Make the process your own through practice!


Over the last few months, I have had the good fortune to teach several Creative Facilitator Workshops. This tip is inspired by watching our students grow their skills during the workshop through successive rounds of practice. Not only does the facilitator build their skills, the resource group gets better at offering specific ideas and collaborating to develop persuasive campaigns.

Learning to facilitate is a lot like learning to play a new instrument. You, as a facilitator, begin by learning the basics and following a script, just as the musician learns basic notes and set chord patterns. With practice, the musician plays those notes and patterns in their own way which allows them to begin to create their own songs.

The same is true with facilitation. It is in the practice that the process becomes your own. You just have to be willing to play! The resource group will never know whether you missed a line in your introduction. What your client or agent will remember is how you helped them clarify a marketing objective or develop a campaign.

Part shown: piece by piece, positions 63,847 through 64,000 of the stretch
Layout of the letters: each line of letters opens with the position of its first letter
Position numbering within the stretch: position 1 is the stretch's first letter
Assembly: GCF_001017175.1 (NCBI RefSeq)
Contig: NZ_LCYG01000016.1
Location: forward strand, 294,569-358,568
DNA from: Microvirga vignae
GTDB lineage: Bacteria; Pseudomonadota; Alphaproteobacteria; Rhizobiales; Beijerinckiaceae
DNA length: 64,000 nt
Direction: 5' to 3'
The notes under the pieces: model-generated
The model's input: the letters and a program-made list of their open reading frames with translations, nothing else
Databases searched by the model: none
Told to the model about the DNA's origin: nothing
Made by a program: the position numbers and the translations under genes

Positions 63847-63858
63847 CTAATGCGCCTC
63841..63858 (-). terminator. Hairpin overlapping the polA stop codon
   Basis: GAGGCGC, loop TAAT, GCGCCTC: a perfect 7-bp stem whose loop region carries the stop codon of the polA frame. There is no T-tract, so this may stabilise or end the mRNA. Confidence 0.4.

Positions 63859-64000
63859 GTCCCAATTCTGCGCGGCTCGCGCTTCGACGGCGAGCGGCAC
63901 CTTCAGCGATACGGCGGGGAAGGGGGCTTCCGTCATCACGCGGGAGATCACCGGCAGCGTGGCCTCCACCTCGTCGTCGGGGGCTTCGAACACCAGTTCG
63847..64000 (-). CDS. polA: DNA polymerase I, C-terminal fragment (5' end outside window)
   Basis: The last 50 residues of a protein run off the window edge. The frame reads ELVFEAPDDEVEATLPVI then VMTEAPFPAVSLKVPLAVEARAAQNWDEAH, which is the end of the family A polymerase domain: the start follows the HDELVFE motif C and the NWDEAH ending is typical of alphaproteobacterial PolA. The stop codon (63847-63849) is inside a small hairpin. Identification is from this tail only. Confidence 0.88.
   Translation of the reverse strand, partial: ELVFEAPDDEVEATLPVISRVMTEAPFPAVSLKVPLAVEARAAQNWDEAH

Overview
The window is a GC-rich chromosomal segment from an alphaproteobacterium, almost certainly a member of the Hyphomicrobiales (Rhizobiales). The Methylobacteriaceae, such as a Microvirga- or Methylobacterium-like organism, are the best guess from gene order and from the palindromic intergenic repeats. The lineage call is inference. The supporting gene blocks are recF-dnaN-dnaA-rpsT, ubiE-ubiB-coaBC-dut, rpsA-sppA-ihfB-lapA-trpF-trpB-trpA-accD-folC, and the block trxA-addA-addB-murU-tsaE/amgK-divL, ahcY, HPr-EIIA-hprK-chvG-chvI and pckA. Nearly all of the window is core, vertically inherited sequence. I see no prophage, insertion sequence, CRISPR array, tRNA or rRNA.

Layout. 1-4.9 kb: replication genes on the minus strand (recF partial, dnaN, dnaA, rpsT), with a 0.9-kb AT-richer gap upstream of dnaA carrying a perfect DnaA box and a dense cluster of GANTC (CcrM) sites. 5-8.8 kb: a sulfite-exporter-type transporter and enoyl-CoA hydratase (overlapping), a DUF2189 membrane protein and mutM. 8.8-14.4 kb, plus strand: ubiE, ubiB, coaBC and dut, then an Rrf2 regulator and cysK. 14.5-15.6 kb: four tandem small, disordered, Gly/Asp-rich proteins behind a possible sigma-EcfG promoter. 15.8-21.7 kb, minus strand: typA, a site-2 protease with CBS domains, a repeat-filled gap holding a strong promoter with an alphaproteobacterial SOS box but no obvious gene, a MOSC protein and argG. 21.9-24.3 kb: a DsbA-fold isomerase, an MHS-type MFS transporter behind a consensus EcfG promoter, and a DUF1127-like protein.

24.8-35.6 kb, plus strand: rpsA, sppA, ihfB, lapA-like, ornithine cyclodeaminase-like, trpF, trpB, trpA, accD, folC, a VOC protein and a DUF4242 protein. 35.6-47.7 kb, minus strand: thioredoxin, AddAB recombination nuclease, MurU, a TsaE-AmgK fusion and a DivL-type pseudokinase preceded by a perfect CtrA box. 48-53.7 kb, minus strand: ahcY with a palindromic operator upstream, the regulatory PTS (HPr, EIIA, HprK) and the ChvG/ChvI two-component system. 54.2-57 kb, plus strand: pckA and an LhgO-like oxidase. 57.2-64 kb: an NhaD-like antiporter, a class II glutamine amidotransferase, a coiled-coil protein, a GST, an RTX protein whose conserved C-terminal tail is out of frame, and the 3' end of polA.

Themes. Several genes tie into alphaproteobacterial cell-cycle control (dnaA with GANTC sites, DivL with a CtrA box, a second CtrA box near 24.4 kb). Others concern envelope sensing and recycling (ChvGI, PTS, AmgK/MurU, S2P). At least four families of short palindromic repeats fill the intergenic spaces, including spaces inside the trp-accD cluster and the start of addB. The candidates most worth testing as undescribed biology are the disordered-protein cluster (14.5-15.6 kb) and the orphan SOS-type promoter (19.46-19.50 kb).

Whether you were trained as a Creative Facilitator last month or years ago, here are some ways to apply, practice and play with the skills you learned!

  1. Get on the sales meeting agenda. Ask for 30 minutes in your next sales meeting to introduce or refresh your team on the Creative Resources Process and how to put your facilitation skills to work. Consider using the "Introducing Facilitator Capabilities" script in your Creative Facilitator Resource Book.
  2. Schedule a Round Robin session. Invite three or four agents who need help with ideas to participate in a Round Robin session. Consider using the "Round Robin Overview" in your Creative Facilitator Resource Book to help set expectations and guide you through the session.
  3. Facilitate in your next one-on-one meeting. Whether you are in an internal meeting or sitting across the desk from a client, your facilitation skills can be put to work in a one-on-one setting. Use the behavior of making lists and making choices to identify an objective, make a list of options by taking detours and then choose what to do next.

The more you find new ways to put your process expertise and facilitation skills to work, the faster they will become your own!

Contact Coach K for more facilitator tips.